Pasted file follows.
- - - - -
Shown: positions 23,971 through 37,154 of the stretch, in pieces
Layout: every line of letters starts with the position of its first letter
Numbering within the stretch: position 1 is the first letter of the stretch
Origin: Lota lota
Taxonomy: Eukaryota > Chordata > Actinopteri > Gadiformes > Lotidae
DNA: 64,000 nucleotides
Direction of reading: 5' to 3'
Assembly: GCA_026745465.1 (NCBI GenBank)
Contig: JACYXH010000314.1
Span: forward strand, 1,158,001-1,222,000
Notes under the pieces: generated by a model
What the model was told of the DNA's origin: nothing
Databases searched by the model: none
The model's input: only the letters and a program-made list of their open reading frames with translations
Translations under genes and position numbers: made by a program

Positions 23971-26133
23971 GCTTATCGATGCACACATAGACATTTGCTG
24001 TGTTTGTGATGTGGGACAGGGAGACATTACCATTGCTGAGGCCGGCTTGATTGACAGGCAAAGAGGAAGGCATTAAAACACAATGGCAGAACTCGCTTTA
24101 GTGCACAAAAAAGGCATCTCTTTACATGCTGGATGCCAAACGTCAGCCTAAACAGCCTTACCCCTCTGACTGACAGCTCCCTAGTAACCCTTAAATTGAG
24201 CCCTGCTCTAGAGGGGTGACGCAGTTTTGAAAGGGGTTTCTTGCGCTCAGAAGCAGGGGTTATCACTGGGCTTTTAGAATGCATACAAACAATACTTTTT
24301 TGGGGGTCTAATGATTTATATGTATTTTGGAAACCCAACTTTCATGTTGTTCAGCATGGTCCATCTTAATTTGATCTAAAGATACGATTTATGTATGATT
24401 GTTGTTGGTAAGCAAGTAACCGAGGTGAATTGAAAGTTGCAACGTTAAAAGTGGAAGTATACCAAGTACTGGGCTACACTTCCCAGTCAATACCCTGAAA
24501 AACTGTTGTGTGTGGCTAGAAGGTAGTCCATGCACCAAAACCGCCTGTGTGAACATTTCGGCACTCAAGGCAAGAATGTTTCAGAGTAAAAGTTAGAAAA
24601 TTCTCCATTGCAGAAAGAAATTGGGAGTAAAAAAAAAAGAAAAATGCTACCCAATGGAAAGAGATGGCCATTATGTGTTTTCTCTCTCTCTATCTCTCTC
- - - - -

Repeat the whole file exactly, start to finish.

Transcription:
Shown: positions 23,971 through 37,154 of the stretch, in pieces
Layout: every line of letters starts with the position of its first letter
Numbering within the stretch: position 1 is the first letter of the stretch
Origin: Lota lota
Taxonomy: Eukaryota > Chordata > Actinopteri > Gadiformes > Lotidae
DNA: 64,000 nucleotides
Direction of reading: 5' to 3'
Assembly: GCA_026745465.1 (NCBI GenBank)
Contig: JACYXH010000314.1
Span: forward strand, 1,158,001-1,222,000
Notes under the pieces: generated by a model
What the model was told of the DNA's origin: nothing
Databases searched by the model: none
The model's input: only the letters and a program-made list of their open reading frames with translations
Translations under genes and position numbers: made by a program

Positions 23971-26133
23971 GCTTATCGATGCACACATAGACATTTGCTG
24001 TGTTTGTGATGTGGGACAGGGAGACATTACCATTGCTGAGGCCGGCTTGATTGACAGGCAAAGAGGAAGGCATTAAAACACAATGGCAGAACTCGCTTTA
24101 GTGCACAAAAAAGGCATCTCTTTACATGCTGGATGCCAAACGTCAGCCTAAACAGCCTTACCCCTCTGACTGACAGCTCCCTAGTAACCCTTAAATTGAG
24201 CCCTGCTCTAGAGGGGTGACGCAGTTTTGAAAGGGGTTTCTTGCGCTCAGAAGCAGGGGTTATCACTGGGCTTTTAGAATGCATACAAACAATACTTTTT
24301 TGGGGGTCTAATGATTTATATGTATTTTGGAAACCCAACTTTCATGTTGTTCAGCATGGTCCATCTTAATTTGATCTAAAGATACGATTTATGTATGATT
24401 GTTGTTGGTAAGCAAGTAACCGAGGTGAATTGAAAGTTGCAACGTTAAAAGTGGAAGTATACCAAGTACTGGGCTACACTTCCCAGTCAATACCCTGAAA
24501 AACTGTTGTGTGTGGCTAGAAGGTAGTCCATGCACCAAAACCGCCTGTGTGAACATTTCGGCACTCAAGGCAAGAATGTTTCAGAGTAAAAGTTAGAAAA
24601 TTCTCCATTGCAGAAAGAAATTGGGAGTAAAAAAAAAAGAAAAATGCTACCCAATGGAAAGAGATGGCCATTATGTGTTTTCTCTCTCTCTATCTCTCTC